Glenmorangie Ealanta is bottled at a strength of 46% alcohol by volume (92 proof) and is non chill-filtered. It will be available in limited quantities in the U.S. market. The distiller did release a suggested retail price. However, it is priced at 99.95 Euros, which converts to $132 in U.S. currency.
Posted by William M. Dowd at 1:32 PM
|The new expression.|
In support of a national tourism program called "The Gathering" -- which includes visits to Ireland as well as consumption of Irish products as part of a bid to help the nation's struggling economy, the distillers will be doing their bit.
For example, Knappogue Castle, producer of a super-premium line of single malt Irish whiskies, has just announced the release of 14 Year Old Twin Wood Irish Whiskey.The distiller, Castle Brands, is the maker of Knappogue Castle 1951, the oldest and rarest known Irish whiskey. The new expression's Twin Wood name comes from the fact it combines whiskey aged in two types of used woods -- Oloroso sherry and bourbon barrels.
The single malt portion of the blend spends a minimum of 14 years in the bourbon barrels. It is combined with more Irish single malt aged in casks specially infused for Knappogue Castle with Oloroso sherry.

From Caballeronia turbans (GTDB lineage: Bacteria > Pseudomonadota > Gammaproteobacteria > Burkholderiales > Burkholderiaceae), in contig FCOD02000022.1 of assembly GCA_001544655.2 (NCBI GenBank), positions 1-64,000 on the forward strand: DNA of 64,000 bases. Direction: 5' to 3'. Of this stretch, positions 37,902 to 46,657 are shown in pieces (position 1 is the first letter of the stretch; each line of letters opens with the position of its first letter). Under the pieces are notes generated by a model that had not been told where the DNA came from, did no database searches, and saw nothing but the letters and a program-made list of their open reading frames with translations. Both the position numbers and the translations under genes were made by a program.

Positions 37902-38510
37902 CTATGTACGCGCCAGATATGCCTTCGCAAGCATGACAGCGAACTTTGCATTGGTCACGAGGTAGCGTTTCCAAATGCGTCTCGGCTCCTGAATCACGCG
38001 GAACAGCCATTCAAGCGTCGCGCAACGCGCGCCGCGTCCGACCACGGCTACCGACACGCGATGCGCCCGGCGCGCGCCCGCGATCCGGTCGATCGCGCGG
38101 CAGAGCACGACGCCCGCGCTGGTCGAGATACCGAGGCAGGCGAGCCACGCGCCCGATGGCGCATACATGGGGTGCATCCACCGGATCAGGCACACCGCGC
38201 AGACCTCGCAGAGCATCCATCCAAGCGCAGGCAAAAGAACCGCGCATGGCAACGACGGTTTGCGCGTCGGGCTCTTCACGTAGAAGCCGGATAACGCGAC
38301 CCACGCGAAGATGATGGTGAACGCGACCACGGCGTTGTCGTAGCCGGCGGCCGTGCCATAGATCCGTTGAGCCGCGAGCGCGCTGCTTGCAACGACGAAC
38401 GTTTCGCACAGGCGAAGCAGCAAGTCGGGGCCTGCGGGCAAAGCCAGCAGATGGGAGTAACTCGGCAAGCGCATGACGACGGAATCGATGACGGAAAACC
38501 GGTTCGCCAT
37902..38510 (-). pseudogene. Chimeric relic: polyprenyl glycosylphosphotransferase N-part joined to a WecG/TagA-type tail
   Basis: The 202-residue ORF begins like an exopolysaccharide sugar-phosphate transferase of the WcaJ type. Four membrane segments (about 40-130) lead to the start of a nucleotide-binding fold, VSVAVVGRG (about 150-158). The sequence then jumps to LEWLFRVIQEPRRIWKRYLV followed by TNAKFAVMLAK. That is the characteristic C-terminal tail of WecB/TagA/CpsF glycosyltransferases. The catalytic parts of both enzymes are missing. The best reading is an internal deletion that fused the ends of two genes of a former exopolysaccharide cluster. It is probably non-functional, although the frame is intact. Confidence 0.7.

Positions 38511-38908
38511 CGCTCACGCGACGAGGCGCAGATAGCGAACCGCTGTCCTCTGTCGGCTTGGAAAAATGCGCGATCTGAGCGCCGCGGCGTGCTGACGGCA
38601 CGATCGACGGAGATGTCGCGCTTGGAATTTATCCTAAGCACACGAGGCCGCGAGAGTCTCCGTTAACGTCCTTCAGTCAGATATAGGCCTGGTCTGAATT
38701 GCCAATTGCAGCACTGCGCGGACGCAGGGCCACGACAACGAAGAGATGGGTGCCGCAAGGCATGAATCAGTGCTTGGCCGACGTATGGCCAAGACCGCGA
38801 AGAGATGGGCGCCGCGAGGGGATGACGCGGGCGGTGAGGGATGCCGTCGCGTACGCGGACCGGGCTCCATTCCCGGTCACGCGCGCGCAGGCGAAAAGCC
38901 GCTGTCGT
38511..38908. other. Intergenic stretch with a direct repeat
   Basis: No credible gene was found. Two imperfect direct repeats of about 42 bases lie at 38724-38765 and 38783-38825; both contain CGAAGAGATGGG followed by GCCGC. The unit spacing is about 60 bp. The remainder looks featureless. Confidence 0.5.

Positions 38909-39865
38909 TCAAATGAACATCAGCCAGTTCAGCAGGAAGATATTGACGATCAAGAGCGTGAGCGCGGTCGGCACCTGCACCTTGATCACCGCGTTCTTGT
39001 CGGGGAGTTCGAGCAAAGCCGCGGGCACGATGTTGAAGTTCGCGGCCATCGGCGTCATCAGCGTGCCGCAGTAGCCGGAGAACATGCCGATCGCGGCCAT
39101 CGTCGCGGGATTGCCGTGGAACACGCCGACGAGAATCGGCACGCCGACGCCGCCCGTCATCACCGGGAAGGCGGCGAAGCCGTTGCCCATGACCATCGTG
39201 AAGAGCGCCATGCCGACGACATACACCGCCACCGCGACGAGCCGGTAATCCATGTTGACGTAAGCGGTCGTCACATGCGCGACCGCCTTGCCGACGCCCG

“We are excited to bring this unique, high quality spirit to the United States,” says Mark Edwin Andrews III, Castle Brands board chairman. "The 14 Year Old Twin Wood continues our legacy of creating single malt Irish whiskeys of exceptional quality.”
Knappogue Castle is named after the 15th Century structure in western Ireland bought by Mark Edwin Andrews II, who restored it in the 1960s. In the process, he amassed a large collection of rare pure pot still whiskey; that he eventally bottled and labeled Knappogue. The last of the collection, labeled Knappogue Castle 1951, is the oldest and rarest Irish whiskey in the world, and still available for by special order.
Knappogue Castle Twin Wood 14 Year was bottled last October. It is non-chill filtered and bottled at 92 proof. The suggested retail price is $119.
Posted by William M. Dowd at 1:02 PM